An Insider's Look at Mormon Culture

Spirituality and Stress

Rereading some of my old journal entries from the time when George and I had four teens still at home and I was teaching full time, working on my masters’ degree, and serving in our ward Young Women’s presidency, I am struck by how tired and frazzled  I was at that time. Most of my journal entries expressed fatigue and frustration.

One dreadful entry chronicled a day when I got home late from a school meeting, dashed to the meetinghouse to help decorate for the YW New Beginnings program that evening, then sped home to toss fish sticks and frozen fries in the oven to heat while I changed my clothes. I served supper, but only swallowed a few bites before leaving the table to track down my youngest daughter. “I’m not going,” she said when I told her to hurry. “I have to study for a math test tomorrow.”

“You’ve been home for three hours!” I stormed in a burst of temper than ended with her sassing and me slapping. Not a spiritual evening.

I relate this incident because I see so many families in this situation today. Providing for a family in the 21st century requires a lot of time—in most cases both parents employed outside the home—sometimes with more than one job. Jobs are more demanding now, too. As companies downsize to save money, fewer employees must work longer and harder to make up the difference.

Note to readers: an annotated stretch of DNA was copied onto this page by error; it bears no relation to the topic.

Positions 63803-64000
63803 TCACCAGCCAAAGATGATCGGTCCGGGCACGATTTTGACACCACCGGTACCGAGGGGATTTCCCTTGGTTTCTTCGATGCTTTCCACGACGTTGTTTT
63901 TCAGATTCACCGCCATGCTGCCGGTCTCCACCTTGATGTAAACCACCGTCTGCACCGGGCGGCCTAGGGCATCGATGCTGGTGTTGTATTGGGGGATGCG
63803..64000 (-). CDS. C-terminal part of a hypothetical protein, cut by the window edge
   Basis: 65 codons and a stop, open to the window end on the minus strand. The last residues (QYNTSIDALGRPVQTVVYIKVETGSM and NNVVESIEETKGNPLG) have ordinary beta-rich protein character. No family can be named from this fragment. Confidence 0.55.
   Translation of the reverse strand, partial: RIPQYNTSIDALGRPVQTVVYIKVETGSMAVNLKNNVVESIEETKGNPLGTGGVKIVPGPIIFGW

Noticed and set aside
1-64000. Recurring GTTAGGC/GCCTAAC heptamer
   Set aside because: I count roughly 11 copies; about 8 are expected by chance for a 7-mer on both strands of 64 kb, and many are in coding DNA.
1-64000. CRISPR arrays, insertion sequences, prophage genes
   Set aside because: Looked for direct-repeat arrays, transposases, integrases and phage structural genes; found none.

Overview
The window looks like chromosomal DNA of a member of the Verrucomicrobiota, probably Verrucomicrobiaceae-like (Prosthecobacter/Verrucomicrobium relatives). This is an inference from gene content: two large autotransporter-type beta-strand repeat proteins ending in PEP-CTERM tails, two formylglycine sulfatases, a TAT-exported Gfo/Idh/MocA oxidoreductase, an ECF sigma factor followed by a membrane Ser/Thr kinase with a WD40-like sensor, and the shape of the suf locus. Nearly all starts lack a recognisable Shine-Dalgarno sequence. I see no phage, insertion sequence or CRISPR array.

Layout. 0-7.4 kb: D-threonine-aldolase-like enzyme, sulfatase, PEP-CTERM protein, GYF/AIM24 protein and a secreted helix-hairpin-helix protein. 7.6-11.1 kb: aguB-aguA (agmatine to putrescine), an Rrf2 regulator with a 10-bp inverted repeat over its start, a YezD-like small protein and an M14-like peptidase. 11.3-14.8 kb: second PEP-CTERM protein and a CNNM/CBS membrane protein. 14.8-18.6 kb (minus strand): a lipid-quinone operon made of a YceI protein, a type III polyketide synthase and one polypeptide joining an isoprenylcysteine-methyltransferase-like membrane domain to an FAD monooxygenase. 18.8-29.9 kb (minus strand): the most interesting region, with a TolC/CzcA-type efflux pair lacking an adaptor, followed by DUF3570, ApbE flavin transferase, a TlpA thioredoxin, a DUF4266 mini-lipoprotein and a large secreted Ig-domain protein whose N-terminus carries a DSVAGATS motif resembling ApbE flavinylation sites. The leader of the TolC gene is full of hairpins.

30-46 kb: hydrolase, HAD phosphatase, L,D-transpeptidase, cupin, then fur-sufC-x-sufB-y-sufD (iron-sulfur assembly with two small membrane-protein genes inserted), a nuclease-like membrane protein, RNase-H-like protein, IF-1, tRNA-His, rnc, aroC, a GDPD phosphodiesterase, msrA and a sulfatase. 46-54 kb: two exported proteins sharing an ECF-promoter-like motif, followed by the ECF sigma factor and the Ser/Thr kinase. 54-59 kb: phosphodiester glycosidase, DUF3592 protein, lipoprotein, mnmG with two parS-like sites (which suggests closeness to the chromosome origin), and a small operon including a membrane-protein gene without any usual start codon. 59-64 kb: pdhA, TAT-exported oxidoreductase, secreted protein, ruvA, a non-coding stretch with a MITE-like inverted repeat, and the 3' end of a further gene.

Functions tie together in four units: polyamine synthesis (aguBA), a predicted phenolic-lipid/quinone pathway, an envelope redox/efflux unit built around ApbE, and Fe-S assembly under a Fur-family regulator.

I look at our grown children—and at my neighbors and I don’t see much leisure time—or even family time after work. Ten and 12-hour work days are fairly common for those with high-paying jobs—or those with two low-paying jobs. One-hour or longer commutes are also common for those living in metropolitan areas.

Mormons, with the financial pressures of large families, missions, and tithing, cannot afford to cut back on work. Their only option is to cut time spent on rest, family, or church. For active Mormons, only Monday evenings are unscheduled. Besides the three-hour Sunday meeting block, and leadership meetings for some, Mormons have weeknight church meetings, home or visiting teaching, temple attendance, and even Saturday building cleaning. Mormons outside Utah must get sleepy teens up at an ungodly hour and drive them to early morning seminary.

Church leaders have attempted to cut back on meetings in the past. The consolidated Sunday meeting schedule was an attempt in this direction. But week night activities for youth, Primary activity days for children, and enrichment meetings for women soon crept back onto the calendar. As it stands now, youth and their leaders now spend more time in meetings than they did before the 1980 change.

When I attend non-LDS churches, I notice they offer many activities besides Sunday meetings. Churches offer activities such as weeknight study and prayer groups, choirs, dinner groups, book discussion groups, service committees, and youth activities. The main difference I see from Mormon activities is that participation in these events is voluntary. Members are invited to attend, but not guilt-tripped if they opt out.